Tue, 16 Apr 2024 Feature Article

Debt Restructuring Complications

Debt Restructuring Complications

Ghana’s debt service prospects were not improving sufficiently to ensure the country’s debts were sustainable by 2022. Against this backdrop, the Ghanaian authorities arranged a reorganization program to restore macroeconomic and debt sustainability by requesting a 3-year Extended Credit Facility (ECF) from the International Monetary Fund (IMF).

A Debt Sustainability Analysis (DSA) performed on the Ghanaian economy indicated there is a need for debt treatment. A debt sustainability analysis is consistent with IMF policies for Board approval of the program or arrangement (as outlined by the IMF in its 2021 Strategy, Policy and Review). The sustainability of a country’s debt must be assessed whenever a country requests an IMF-supported program. The managers of the Ghanaian economy quickly announced and launched a Domestic Debt Exchange Program (DDEP) in 2022 and concluded in 2023. Some analysts concluded that domestic investors were “coerced” to participate in the program.

The report in the mainstream media currently indicates that Ghana’s attempt to restructure its Eurobonds or external bonds has hit a snag. The immediate factor that can be identified in this hurdle is the limits of the DSA set by the IMF. The Ghanaian authorities are relying on an improved economy that is currently above the expectations of the Fund itself for their negotiations and debt treatment. However, the IMF’s target for Ghana to reduce its debt to 55% of its Domestic Product (GDP) by 2028 will not be met by the current arrangement the managers of the Ghanaian economy intend to resort to. A news report by states, “The current bondholder agreement would leave debt slightly above that target” (the target set by the IMF, emphasis mine). The same report indicates the IMF outlined in its statement that “the working scenario” presented by the government of Ghana is not in line with program parameters.”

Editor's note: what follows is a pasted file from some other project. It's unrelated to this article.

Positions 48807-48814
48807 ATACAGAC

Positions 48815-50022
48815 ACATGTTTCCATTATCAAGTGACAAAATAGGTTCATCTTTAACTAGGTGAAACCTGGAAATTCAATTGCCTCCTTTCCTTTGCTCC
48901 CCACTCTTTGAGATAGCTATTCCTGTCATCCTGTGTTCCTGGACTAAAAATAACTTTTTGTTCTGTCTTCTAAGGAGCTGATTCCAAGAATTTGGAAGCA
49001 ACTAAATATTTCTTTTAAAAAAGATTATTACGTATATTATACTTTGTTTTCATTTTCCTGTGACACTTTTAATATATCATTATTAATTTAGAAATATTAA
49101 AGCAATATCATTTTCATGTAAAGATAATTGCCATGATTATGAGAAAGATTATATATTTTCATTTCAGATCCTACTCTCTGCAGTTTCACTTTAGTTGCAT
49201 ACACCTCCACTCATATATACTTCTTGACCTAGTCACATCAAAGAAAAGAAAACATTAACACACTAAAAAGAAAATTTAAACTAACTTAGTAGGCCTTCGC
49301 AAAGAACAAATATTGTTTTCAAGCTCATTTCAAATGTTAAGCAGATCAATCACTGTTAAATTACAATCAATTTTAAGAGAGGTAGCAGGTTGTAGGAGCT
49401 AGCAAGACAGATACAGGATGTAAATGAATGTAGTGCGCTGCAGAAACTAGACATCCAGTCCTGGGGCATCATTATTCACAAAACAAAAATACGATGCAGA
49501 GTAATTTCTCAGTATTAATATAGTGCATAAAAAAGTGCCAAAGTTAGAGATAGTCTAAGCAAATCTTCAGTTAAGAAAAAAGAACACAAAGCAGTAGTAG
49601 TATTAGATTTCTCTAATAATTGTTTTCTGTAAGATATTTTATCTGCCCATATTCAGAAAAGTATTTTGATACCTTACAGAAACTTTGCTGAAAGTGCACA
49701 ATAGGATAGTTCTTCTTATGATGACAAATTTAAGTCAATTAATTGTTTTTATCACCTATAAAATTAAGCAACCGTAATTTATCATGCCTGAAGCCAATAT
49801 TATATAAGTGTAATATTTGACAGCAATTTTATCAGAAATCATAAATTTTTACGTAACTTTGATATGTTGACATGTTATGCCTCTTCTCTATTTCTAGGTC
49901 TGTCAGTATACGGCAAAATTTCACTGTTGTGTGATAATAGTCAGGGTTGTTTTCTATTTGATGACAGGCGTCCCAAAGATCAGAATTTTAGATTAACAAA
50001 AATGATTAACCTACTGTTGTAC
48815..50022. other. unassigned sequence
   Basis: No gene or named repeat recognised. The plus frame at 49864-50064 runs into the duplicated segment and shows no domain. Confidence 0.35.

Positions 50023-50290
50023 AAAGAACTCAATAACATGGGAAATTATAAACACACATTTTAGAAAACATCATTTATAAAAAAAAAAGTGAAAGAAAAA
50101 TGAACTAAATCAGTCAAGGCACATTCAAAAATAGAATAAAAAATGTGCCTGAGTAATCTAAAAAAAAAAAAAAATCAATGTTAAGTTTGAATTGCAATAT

Indeed, it is clear from the statements that the difficulty in reaching an agreement with the international bondholders is partly caused by the rigidity of the IMF’s Debt Sustainability limits set for the country. The IMF does not have flexible debt sustainability limits that accommodate the current improved economic performance of a country.

Garth Peron Nicholls, a senior economist with the IMF, pointed out in his Selected Debt Restructuring Experiences in the Caribbean report that “sovereign bond restructurings have not always been smooth, and in some cases, negotiations have been protracted.” The report further states, “The IMF’s role in these restructurings has been to provide information and assess the debt sustainability of the proposed offer."

Delays in negotiations can also be caused by holdouts—bondholders who withhold their consent and retain their right to seek the full repayment of original bonds—disrupting restructuring processes. It is also a situation where a creditor or bondholder refuses to agree to the course of action or decision supported by the majority of creditors or bondholders. This situation is possible because the Financial Times ( reports, “the G20 common framework that is intended to speed up sovereign restructuring processes has been beset by delays and rancour by creditors.” It narrates, “In Zambia, tensions between China and other creditors helped resolve a 2020 default for more than three years until a breakthrough allowed the Southern African nation to announce a deal with bondholders last month.”

The Ghanaian authorities have not reported issues of restructuring holdouts, but this issue could be a major cause of the current international bond restructuring complications. While the debt sustainability thresholds demanded by the IMF-supported program, the ECF, are the reasons the Minister of Finance underscores as a key parameter in meeting the requirements of the IMF’s DSA, bond-restructuring holdouts must not be ignored in the next stage of negotiation.

Emmanuel Kwabena Wucharey
Economics Tutor, Advocate and Religion Enthusiast.